Around Christmas, when we welcome the Prince of Peace and sing for “peace on earth and mercy mild,” I can no longer imagine some abstract notion of what that means. Instead, our seasonal proclamation of peace reminds me of our real-life lack of it, of those in our world today who are desperate for peace year-round.
I work at the nexus of religious conflict issues, particularly their impact on women. Each day, I am immersed in the stories of women experiencing heartwrenching loss, unbelievable pain, and the violence at its root. Lately, though, these cries have morphed from the professional drone of the news to the loud vibration of personal stories.
This is not the kind of work you leave at the office. I cannot mute their calls for peace nor close the door on their suffering. Even at night the experiences of these women stay with me in my thoughts and dreams.
Today, many of our world’s women are suffering unspeakably at the hands of others. They work to protect their families from extremism and religiously labeled violence, with few answers as to when the persecution and violence will end and who will stop it.
Knowing my faith, some of these women will ask about the role of the church in preventing the kinds of violence they’ve experienced firsthand. They regularly ask about my church and the congregations I have connections with, and whether there is an opportunity to share their stories.
Just last month, at a conference of global peacemakers and conflict experts, I was introduced to a member of a joint Palestinian-Israeli organization made up of citizens who have lost loved ones in the conflict. Out of their loss, they work tirelessly for reconciliation and peace. Like her fellow members, this woman lost a family member—her 28-year-old son. She is now in the U.S. giving talks about her experience, and the experiences of so many others. She asked me if there were churches willing to hear her story.
Another woman contacted me by email, a Nigerian who has watched the Islamic militants of Boko Haram bomb villages, even kill and abduct women and children. She explained how over 700,000 people in Northern Nigeria have been displaced by the terrorist group. Her home state, Gombe, has experienced an influx of people from surrounded states overwhelmed by the ongoing violence. She wrote:
Many people are in need of shelter and food. Many more people are not able to get into the shelters because there are too few. I am seeking for individuals, churches and organizations to share about this need. Would your church be willing for me to share about what is happening to my people in northern Nigeria?
Granted, women’s cries for peace are in no way a new phenomenon. From abolitionist Julia Ward Howe's writing of the famous poem, "The Battle Hymn of the Republic,” during the Civil War to Lehmah Gbowee’s powerful actions to arrest the violent conflict in Liberia, Christian women’s voices have been a constant throughout history’s greatest atrocities.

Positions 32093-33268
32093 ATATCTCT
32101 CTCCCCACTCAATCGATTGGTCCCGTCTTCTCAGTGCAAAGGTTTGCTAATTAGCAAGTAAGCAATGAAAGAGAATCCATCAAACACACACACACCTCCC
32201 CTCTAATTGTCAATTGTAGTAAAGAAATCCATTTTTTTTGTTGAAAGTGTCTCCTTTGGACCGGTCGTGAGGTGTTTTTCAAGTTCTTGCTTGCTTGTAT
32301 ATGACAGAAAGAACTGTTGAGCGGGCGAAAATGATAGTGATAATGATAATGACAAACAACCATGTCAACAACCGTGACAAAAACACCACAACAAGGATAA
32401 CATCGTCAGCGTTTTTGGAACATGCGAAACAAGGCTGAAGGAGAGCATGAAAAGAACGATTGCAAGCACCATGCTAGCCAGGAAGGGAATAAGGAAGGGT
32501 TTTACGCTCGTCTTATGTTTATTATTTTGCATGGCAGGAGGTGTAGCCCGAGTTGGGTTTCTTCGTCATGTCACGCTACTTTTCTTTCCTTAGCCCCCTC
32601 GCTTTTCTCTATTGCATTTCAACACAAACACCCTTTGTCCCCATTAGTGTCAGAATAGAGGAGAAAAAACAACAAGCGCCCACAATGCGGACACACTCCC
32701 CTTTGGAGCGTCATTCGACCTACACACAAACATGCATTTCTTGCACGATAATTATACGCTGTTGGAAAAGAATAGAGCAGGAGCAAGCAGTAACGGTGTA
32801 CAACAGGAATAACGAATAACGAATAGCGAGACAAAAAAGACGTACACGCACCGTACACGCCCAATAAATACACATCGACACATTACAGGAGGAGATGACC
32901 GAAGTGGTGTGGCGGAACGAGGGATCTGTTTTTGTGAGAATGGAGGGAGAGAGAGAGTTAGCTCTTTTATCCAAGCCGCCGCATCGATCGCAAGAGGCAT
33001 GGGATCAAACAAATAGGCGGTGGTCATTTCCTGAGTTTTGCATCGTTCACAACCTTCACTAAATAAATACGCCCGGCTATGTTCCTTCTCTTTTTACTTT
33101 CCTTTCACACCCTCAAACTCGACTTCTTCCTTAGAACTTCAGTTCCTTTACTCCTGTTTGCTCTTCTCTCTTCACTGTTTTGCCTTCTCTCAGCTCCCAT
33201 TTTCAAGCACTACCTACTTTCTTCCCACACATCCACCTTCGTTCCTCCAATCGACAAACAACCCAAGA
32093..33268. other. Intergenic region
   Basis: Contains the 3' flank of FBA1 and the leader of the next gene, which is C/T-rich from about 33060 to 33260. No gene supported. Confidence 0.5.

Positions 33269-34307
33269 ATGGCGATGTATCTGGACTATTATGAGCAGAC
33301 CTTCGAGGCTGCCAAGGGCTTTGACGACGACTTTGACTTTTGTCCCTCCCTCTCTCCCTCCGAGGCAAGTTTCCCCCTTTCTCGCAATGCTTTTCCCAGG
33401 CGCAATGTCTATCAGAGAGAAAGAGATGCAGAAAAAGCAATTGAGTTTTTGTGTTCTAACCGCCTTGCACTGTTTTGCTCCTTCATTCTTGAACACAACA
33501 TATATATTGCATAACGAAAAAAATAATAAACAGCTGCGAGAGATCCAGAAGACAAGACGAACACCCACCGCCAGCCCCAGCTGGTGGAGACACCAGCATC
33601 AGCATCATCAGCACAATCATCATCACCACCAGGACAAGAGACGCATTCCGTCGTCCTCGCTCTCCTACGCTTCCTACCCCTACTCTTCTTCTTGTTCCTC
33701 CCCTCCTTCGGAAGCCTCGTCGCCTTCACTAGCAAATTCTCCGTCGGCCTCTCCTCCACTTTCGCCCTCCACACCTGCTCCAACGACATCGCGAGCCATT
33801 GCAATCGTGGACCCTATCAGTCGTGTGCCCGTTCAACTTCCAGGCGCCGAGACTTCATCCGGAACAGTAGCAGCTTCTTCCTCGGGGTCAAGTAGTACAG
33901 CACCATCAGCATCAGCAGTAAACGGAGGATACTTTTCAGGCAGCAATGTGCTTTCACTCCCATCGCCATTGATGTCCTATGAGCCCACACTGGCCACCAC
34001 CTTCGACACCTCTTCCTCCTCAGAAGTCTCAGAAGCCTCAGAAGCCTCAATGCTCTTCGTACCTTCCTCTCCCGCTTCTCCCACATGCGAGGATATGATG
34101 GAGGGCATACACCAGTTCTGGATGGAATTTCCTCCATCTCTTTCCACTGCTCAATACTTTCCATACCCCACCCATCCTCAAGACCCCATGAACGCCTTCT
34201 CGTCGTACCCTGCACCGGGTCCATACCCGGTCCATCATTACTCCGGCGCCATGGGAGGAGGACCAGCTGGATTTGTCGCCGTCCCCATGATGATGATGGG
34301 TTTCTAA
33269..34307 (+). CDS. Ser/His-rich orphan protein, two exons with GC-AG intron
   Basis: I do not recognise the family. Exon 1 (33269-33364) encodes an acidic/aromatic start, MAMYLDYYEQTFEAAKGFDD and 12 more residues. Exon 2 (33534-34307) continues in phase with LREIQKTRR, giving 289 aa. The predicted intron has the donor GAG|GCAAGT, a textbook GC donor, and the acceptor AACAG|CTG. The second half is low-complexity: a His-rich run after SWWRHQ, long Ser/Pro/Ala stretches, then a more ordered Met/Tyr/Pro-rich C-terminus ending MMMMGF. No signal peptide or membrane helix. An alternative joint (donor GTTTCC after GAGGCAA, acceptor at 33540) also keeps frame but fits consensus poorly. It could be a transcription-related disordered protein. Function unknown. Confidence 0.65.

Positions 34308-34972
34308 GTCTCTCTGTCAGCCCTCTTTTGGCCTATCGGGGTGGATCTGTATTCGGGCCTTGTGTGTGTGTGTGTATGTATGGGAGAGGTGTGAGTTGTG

Yet, somehow the calls of women in response to the plethora of conflicts occurring around the world today have become my own. I have become a receptor for the harrowing stories and outright pleadings of so many women—women who too often have no one willing to truly hear them.
To these women who face impossible persecution and violence and grief, the church can be a great comfort. Though, sometimes the greatest balm the church can offer is to simply listen—to hear the stories, the pain, the frustration, and the anger of those whose futures have been arrested by conflict. To weep with these women—offering no more than a few uninterrupted hours during which to empathize and to mourn alongside—is to acknowledge and honor their humanness.
However, when we welcome women like these to our churches and organizations, it cannot only be to round out our programming. Our audience means too much. Simply knowing that someone claiming a connection to the Almighty has raised their plight up in prayer can bring a level of hope where there has only been hopelessness. It is a level of humanity that many seek after but do not often find.
I believe that God is somehow positioning me as the beneficiary of the cries of women in conflict and as a conduit to the church—those who know the true path to peace and who have the eyes to see and the ears to hear in the most important of ways. And though the rise of persecution, terrorism, and global conflict compels us to act—or to turn away at its sheer enormity—perhaps, for these women, and for us, simply listening is enough.
Christy Vines is the executive director of the Center for Women, Faith & Leadership and former senior vice president for Global Initiatives and Strategy at the Institute for Global Engagement (IGE) in Washington D.C. She writes on issues of religion, gender and security and serves as an advisor and thought leader on these issues. Her most recent articles have focused on the roles of women of faith in defeating terrorism and the rebuilding of post-conflict states.